invented forms in Spanish by 52 native-speakers of English and 14
native-speakers of Spanish. Results obtained through the use of Anova
show that learners make analogies to English words when similar words
in Spanish are unavailable, thus emphasising the fact that this is a
gradual process in the acquisition of L2 lexicon.

'Acquiring the syntax of BEAUCOUP at a distance as a bilingual child'
is an experimental study undertaken by Hulk, Peets & Cornips. They
deal with the bilingual acquisition of the French quantifier BEAUCOUP
at a distance by 22 bilingual French/Dutch children. Results show that
only when children accept that BEAUCOUP can appear at a distance in
the (adverbial) preverbal position, do 'they start worrying about the
other characteristic of the quantification at a distance-construction
involving syntactic and semantic properties of the object' (p315). The
study also shows that although bilingual children show a similar
development to that of monolingual children, they do so at a slower


This volume is not for those without background knowledge in the
fields addressed. It contains very insightful articles on issues of
the highest interest to phoneticians, morphologists, syntacticians,
and cognitive linguists. They touch upon a wide range of Romance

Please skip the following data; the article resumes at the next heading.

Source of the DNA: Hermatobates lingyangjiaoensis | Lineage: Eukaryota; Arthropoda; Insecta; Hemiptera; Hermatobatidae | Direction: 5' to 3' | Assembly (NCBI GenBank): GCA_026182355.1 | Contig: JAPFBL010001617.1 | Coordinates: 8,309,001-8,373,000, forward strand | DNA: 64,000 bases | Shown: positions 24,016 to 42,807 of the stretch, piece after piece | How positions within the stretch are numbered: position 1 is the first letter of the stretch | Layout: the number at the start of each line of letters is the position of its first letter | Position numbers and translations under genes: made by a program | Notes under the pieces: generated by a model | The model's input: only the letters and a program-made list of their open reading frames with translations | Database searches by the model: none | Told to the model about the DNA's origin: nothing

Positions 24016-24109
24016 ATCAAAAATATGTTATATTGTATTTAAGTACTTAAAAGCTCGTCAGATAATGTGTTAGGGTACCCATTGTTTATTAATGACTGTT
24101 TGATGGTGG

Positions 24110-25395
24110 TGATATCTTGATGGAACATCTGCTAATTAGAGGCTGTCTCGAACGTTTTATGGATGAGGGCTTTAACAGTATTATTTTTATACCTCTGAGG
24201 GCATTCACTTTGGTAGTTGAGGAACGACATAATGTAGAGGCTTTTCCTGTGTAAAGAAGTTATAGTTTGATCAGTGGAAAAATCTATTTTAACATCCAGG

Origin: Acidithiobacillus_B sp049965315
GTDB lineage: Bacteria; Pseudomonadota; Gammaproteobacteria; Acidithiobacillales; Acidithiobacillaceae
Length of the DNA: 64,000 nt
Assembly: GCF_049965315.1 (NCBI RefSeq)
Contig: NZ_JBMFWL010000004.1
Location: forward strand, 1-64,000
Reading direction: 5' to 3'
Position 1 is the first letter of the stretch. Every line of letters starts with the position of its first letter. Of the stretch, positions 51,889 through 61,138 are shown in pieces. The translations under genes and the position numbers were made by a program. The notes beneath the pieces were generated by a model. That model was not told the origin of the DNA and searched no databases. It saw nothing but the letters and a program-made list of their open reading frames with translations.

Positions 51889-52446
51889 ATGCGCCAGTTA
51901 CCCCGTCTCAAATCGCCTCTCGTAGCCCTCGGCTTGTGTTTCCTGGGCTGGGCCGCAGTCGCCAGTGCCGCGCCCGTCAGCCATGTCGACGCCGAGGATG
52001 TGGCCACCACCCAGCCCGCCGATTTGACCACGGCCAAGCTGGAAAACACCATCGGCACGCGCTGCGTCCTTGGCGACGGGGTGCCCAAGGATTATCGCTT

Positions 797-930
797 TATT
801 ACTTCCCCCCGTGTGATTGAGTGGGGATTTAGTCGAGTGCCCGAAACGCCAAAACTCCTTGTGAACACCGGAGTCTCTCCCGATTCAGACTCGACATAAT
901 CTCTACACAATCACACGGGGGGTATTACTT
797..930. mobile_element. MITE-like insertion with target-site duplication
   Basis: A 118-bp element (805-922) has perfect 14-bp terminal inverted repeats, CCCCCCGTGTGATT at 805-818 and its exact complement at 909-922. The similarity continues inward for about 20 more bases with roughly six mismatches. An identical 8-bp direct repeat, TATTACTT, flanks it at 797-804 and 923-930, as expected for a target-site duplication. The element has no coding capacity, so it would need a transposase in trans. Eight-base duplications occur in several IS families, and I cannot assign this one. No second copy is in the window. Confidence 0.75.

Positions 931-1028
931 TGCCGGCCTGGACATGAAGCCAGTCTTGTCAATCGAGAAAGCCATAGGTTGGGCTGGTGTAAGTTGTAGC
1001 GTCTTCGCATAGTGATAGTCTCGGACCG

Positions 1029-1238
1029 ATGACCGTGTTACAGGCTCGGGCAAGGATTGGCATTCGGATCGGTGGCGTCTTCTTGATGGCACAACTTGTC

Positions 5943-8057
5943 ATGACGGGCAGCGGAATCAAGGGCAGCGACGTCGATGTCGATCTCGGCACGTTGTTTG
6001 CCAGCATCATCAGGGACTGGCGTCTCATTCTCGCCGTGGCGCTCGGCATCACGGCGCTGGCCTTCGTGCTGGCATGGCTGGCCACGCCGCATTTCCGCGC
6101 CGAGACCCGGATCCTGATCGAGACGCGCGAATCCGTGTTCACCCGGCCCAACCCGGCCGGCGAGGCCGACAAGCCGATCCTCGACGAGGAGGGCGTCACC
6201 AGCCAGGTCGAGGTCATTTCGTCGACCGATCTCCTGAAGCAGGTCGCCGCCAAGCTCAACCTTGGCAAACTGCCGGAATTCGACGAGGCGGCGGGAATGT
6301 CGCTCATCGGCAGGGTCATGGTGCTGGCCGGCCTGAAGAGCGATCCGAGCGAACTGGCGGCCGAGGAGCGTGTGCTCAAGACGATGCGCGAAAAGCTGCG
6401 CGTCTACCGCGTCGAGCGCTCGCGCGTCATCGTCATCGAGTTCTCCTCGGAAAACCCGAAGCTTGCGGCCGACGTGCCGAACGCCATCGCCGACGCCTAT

languages and are a good representation of the recent years' focus on
the question of a relationship between abstract linguistic structures
and issues in performance captured in empirical terms.

The articles presented in this volume all reveal a high standard of
methodology and usually well-structured. The majority are very well
supported by precise examples, and have a well-developed research
plan. However in the second section on Acquisition, some of the
research is based on small sample size, making reliability
questionable in some instances.

A different arrangement of the articles in the volume would have made
it more accessible to non-specialists. The papers may for example have
been organised around the three themes that emerged in Part One, or
perhaps from less-specialised to more specialised research.

Finally, some articles should have been proof-read with more care. For
instance on page 47, ''occurred'' appears with only one ''r''. Or on
page 69, one can read ''Varron'', then ''Varro'' in the following
paragraph. Furthermore acronyms are not always given in full which
makes the understanding of some articles sometimes unnecessarily
Isabelle Lemée is a lecturer of French Language at Dublin City
University (Republic of Ireland) and currently teaches courses on
Spoken Language. Her research interests include Second Language
Acquisition, Sociolinguistics and Language Variation.